Highland tourist sign lists toilets as attractions

The bizarre sign was spotted in Dornoch, north of Inverness. Picture: Twitter

The bizarre sign was spotted in Dornoch, north of Inverness. Picture: Twitter

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A TOURIST sign in the Highlands has listed must-see attractions as the toilets and an abattoir.

The bizarre sign in Dornoch, north of Inverness, has caused an online stir after it was posted on Twitter and retweeted by Ian Rankin.

The town boasts among its real attractions a cathedral and the Royal Dornoch championship golf course.

Despite that, the brown tourist sign points visitors towards the toilets, doctor, museum and an abattoir.

Even if tourists wanted to visit the abattoir, they would discover that it is in the process of being demolished.

A photo was posted by Jon Palmer from The Cheese House Cromarty who tweeted: “Market day tomorrow in the town that has all bases covered when it comes to tourist attractions.”

It is not possible or desirable for every tourist facility to obtain signs

VisitScotland guidelines

The tweet quickly drew online comments and was even retweeted by Scots crime writer Ian Rankin.

Stephen Foster asked: “Sweeney Todd lives anywhere nearby?”

Malcolm Ramsay said:“A trip to Dornoch? It’s kill or cure...”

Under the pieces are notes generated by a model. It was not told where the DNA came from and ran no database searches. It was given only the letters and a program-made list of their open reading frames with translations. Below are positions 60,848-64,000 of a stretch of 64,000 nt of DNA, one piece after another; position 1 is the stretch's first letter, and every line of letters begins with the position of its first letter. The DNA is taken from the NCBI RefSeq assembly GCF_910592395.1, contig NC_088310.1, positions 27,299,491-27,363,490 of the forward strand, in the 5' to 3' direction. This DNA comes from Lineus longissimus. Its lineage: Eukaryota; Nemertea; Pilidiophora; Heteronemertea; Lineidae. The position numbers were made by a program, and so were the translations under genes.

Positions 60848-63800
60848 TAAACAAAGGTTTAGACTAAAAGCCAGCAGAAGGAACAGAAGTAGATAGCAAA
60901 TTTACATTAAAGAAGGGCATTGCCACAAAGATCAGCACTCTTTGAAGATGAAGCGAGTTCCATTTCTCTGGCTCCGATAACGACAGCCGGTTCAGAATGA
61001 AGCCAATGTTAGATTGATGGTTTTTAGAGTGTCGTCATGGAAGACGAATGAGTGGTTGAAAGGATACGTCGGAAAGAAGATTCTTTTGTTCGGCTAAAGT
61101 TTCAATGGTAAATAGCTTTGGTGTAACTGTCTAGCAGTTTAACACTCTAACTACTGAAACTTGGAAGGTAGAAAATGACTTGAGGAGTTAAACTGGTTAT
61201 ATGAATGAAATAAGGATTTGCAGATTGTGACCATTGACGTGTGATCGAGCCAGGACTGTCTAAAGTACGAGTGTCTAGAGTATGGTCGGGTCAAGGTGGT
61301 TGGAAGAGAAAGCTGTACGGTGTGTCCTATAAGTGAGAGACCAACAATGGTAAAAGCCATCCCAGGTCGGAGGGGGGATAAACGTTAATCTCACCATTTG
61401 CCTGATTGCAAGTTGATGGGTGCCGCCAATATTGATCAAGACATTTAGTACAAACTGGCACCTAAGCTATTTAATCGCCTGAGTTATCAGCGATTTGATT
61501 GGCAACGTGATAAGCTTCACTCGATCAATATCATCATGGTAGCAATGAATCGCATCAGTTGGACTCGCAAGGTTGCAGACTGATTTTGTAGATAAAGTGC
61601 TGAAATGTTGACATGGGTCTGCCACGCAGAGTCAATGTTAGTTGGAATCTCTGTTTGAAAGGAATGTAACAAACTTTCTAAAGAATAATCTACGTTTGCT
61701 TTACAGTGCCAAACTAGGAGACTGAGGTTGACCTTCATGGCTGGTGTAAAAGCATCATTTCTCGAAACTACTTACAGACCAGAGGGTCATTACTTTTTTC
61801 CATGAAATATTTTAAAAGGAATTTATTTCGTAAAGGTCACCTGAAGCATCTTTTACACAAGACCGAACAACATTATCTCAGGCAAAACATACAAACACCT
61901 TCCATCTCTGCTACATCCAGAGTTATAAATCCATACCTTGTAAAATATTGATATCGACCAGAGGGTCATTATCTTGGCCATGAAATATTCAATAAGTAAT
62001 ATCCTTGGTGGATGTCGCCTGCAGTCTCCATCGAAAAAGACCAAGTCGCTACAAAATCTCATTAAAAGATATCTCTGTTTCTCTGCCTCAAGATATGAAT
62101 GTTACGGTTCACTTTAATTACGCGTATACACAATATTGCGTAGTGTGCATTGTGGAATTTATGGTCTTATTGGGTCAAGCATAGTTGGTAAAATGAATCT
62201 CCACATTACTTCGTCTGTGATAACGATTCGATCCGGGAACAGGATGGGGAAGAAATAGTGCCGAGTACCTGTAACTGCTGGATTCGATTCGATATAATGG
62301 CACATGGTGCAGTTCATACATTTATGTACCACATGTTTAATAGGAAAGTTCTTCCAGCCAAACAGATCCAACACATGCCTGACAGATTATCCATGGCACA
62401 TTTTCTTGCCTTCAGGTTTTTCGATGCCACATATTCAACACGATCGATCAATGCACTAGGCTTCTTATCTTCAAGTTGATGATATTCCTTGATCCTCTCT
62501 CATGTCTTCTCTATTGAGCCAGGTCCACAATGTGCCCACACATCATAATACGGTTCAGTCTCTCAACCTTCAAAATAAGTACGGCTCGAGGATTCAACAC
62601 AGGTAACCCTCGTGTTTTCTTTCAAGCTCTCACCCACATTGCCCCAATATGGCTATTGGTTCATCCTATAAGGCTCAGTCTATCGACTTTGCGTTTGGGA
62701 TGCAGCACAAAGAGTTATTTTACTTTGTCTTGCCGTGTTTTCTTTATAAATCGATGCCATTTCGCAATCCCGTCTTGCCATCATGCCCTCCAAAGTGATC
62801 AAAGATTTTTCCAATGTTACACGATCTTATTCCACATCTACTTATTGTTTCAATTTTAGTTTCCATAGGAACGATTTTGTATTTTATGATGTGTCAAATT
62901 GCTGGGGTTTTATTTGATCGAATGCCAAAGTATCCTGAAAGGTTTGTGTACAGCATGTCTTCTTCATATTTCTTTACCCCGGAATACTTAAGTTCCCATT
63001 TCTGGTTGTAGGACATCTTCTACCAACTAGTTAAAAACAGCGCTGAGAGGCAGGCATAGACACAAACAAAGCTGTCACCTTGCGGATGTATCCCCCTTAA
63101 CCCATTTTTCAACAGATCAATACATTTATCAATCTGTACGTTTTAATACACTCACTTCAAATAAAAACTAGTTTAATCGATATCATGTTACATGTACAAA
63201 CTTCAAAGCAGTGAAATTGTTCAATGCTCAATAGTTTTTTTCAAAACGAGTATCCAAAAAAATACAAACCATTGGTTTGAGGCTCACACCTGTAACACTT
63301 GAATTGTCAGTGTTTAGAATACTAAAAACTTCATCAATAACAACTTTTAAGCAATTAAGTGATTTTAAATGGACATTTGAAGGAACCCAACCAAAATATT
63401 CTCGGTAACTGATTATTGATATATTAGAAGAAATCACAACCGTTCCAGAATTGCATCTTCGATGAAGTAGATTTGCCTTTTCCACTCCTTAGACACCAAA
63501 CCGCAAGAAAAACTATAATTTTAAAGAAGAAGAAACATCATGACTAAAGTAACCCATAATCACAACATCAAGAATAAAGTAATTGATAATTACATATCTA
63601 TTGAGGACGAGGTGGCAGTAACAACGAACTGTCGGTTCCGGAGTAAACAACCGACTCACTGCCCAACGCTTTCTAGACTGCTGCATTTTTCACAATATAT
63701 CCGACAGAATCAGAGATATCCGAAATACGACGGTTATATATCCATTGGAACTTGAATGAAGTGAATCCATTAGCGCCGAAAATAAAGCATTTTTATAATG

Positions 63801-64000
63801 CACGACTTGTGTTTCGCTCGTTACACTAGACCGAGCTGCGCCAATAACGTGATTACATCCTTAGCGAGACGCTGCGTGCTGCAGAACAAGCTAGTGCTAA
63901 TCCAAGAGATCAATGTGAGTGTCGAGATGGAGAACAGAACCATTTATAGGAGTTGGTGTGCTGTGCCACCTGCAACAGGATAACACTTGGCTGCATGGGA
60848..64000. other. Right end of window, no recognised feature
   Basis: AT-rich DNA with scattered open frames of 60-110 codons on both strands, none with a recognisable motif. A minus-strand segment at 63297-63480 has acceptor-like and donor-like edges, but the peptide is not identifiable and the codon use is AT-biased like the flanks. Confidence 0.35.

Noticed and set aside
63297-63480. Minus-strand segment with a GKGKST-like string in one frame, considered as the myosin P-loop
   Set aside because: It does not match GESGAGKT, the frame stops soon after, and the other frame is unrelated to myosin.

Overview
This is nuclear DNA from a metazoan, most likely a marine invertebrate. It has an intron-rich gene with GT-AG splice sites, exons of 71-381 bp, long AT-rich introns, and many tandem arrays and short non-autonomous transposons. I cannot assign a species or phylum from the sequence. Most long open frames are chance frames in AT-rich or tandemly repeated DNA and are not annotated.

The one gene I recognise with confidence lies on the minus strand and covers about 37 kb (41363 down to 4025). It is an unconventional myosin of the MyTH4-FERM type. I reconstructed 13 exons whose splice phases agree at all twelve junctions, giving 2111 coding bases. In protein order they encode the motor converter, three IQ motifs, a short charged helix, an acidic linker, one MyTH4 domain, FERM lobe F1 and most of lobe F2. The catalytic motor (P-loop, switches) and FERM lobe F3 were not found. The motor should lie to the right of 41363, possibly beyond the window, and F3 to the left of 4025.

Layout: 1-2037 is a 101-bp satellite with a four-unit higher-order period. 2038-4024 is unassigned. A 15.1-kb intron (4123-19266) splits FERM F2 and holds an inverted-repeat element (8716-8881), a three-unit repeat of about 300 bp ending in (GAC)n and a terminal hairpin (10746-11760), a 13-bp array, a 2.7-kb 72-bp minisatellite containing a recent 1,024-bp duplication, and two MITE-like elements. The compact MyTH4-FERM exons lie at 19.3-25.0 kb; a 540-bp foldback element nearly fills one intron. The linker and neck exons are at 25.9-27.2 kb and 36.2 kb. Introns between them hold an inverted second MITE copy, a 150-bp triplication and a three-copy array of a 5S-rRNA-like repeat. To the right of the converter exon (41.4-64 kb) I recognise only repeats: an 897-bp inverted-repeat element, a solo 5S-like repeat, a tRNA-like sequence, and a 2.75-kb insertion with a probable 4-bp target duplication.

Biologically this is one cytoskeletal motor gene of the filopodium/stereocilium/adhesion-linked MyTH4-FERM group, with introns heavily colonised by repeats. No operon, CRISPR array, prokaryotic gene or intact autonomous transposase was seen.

While Page van der Linden insisted: “There should be a sign for ‘pub’ too.”

Gavin Sutherland of Gavin’s Traditional Butchers based in the nearby retail park said yesterday of the abbatoir: “It’s been knocked to the ground. They are demolishing it as we speak.

“It’s been derelict for four or five years.”

He continued: “There was asbestos in it. They started at the end of January and are taking it apart bit by bit with a digger. “

Brown tourist signpost are scattered throughout the country pointing the way to things such as World Heritage Sites, battlefields and whisky trails.

The VisitScotland guidelines for what can be listed on an official brown signpost states: “It is not possible or desirable for every tourist facility to obtain signs, as it is in no-one’s interest to have a large number of irrelevant signs across Scotland.”

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